Once you’ve got the crotch seam in the right place start by assessing the crotch depth – the vertical waist-crotch distance. It’ll be easier to assess this at the front than the back. If you checked and adjusted the crotch depth in part 3 it should be very close to perfect. If it needs fixing, do that, and if needed, make another muslin before you alter anything else.

My first toile for the Thurlow trousers needed more length adding to the crotch depth.

Once you’re happy with the crotch depth, you can turn your attention to the crotch length. Look at the length of the seam that runs around the body from the centre front, between your legs and up to the centre back.

If the trousers look as though they’re trying to disappear up your bum, then you need more length in the back crotch. If you’ve got excess fabric top to bottom at the centre back seam but the crotch and waist are both sitting in the right place, then you need to reduce the back crotch length. If you have ‘smile wrinkles’ emanating from the front crotch area (!), but the hip and waist are in the right place at the side seams, then your front crotch length is too short. Again, if you need to make one of these adjustments do it before fiddling with anything else, and you might need to make another muslin before moving on. For more pictures and examples, I recommend this excellent post from A Fashionable Stitch on crotch length adjustments.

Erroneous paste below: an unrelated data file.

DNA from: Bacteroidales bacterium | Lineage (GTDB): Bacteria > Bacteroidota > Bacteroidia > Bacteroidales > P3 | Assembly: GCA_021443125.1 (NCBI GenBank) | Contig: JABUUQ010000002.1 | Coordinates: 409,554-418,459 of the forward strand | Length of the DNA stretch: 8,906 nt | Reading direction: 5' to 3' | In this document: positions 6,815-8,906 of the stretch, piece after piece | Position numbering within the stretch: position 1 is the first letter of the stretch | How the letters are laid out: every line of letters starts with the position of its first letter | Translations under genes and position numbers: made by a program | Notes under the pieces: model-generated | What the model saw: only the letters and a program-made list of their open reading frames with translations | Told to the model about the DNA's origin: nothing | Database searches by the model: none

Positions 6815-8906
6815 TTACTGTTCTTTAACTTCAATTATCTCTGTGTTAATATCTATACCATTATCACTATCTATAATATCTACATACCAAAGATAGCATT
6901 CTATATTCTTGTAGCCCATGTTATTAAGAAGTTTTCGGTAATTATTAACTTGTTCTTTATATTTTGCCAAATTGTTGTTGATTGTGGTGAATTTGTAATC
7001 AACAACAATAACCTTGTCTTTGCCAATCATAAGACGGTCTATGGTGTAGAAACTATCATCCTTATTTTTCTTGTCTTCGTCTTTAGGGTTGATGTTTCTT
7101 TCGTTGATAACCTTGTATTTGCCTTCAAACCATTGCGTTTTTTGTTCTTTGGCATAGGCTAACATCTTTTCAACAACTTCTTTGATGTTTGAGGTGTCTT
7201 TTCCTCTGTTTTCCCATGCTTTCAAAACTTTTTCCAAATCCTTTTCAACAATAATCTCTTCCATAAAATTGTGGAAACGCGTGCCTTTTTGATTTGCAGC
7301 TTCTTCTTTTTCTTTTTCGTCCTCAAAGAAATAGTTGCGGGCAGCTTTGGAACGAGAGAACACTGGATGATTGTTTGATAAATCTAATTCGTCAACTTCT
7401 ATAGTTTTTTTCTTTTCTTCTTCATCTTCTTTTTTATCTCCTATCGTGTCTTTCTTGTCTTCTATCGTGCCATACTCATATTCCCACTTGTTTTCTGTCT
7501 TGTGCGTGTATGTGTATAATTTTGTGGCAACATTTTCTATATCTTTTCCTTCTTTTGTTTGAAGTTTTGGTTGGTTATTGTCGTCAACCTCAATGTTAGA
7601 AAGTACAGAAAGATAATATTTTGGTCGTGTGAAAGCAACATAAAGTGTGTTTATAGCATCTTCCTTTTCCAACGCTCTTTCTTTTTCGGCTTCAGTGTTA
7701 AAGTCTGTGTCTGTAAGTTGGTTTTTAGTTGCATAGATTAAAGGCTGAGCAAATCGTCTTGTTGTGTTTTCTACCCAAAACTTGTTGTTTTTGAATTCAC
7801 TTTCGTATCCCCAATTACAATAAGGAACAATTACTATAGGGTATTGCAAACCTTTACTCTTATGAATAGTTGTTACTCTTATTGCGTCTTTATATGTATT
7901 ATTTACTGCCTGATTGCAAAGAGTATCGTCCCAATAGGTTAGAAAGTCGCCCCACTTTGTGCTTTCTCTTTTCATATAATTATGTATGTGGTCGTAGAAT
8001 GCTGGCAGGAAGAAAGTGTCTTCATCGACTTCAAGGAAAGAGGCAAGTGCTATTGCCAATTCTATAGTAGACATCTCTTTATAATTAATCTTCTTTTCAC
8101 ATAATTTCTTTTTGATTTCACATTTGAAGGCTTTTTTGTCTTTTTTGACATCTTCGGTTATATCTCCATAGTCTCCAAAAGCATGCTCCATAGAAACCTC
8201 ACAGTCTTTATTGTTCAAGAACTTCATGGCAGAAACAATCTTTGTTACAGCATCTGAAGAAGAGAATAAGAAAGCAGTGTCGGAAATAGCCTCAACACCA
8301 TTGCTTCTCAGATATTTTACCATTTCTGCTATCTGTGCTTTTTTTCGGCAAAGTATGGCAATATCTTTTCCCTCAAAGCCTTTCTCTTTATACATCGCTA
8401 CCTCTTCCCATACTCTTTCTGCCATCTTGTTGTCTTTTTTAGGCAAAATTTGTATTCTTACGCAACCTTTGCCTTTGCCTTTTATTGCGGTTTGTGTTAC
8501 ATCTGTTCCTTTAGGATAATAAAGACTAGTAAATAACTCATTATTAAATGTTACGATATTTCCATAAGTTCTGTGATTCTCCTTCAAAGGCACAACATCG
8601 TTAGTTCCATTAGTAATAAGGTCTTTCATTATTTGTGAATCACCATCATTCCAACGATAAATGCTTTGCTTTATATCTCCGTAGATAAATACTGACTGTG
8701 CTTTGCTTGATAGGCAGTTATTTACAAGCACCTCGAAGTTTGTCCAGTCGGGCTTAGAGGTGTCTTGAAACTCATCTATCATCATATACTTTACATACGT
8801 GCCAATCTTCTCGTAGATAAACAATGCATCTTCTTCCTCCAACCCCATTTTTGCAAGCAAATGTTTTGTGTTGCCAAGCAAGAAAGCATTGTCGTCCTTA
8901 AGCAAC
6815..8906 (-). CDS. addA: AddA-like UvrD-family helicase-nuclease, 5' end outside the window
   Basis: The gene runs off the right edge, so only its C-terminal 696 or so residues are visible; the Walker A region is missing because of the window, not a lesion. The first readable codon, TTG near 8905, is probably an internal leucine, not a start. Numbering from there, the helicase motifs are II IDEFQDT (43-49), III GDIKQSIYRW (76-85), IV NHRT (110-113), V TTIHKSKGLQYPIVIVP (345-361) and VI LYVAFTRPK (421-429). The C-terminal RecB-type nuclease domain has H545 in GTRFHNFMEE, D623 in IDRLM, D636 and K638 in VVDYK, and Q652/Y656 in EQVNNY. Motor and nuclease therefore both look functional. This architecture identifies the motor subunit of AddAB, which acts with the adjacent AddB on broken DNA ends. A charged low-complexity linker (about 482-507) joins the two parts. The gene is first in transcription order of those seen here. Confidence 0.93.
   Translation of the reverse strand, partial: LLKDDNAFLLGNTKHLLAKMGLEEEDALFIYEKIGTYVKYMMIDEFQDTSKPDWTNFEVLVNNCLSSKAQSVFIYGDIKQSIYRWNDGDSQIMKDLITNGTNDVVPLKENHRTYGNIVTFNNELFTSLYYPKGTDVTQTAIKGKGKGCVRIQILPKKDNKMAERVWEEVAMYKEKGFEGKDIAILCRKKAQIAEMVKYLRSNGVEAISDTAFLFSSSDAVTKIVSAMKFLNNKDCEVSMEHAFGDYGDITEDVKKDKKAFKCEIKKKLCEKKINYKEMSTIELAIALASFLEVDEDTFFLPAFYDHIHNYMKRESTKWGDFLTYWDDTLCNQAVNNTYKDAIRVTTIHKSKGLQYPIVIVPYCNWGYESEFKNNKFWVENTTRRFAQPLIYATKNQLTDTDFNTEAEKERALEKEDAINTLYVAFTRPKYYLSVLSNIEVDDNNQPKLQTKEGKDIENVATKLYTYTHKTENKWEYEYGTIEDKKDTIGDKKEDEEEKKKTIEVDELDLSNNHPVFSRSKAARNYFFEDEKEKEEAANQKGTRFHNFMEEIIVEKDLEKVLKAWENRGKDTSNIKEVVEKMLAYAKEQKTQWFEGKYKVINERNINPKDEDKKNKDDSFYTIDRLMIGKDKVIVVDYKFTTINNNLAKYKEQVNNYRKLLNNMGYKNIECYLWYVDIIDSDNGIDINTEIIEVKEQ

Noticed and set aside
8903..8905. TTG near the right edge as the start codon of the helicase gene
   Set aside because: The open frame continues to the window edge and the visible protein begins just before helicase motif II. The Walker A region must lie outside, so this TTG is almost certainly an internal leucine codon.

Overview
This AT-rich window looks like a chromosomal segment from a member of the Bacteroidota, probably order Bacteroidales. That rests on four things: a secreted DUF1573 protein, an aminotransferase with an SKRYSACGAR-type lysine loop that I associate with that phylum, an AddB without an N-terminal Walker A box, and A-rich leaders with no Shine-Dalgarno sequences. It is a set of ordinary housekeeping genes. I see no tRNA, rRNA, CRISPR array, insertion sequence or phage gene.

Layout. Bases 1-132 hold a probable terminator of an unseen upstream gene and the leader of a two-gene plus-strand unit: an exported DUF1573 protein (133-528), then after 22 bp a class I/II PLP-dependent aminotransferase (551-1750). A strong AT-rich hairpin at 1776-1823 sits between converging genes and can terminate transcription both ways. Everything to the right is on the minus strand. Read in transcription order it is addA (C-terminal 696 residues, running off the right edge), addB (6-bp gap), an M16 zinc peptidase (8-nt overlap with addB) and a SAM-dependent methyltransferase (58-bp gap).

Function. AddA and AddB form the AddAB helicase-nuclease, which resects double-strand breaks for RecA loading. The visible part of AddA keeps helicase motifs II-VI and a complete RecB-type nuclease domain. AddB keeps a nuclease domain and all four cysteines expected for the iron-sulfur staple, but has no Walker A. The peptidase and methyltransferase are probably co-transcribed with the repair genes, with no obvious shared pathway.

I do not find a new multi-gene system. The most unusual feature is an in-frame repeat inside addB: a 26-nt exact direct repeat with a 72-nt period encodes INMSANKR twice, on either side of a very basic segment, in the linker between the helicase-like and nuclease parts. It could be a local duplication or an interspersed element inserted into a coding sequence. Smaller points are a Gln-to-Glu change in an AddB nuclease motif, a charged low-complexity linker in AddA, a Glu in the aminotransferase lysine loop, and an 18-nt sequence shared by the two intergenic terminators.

My second toile needed more length in the back crotch seam.

Crotch depth and crotch length are the two critical fit issues for trousers. After that, it starts to feel similar to fitting a pencil skirt or a sheath dress. Your best strategy is to schedule a quiet hour in front of the mirror and play around with some pins, elastic and a willing fellow sewist or failing that, a camera. (That doesn’t sound so good written down, does it?). Fitting problems seem to show up more clearly in pictures than in the mirror.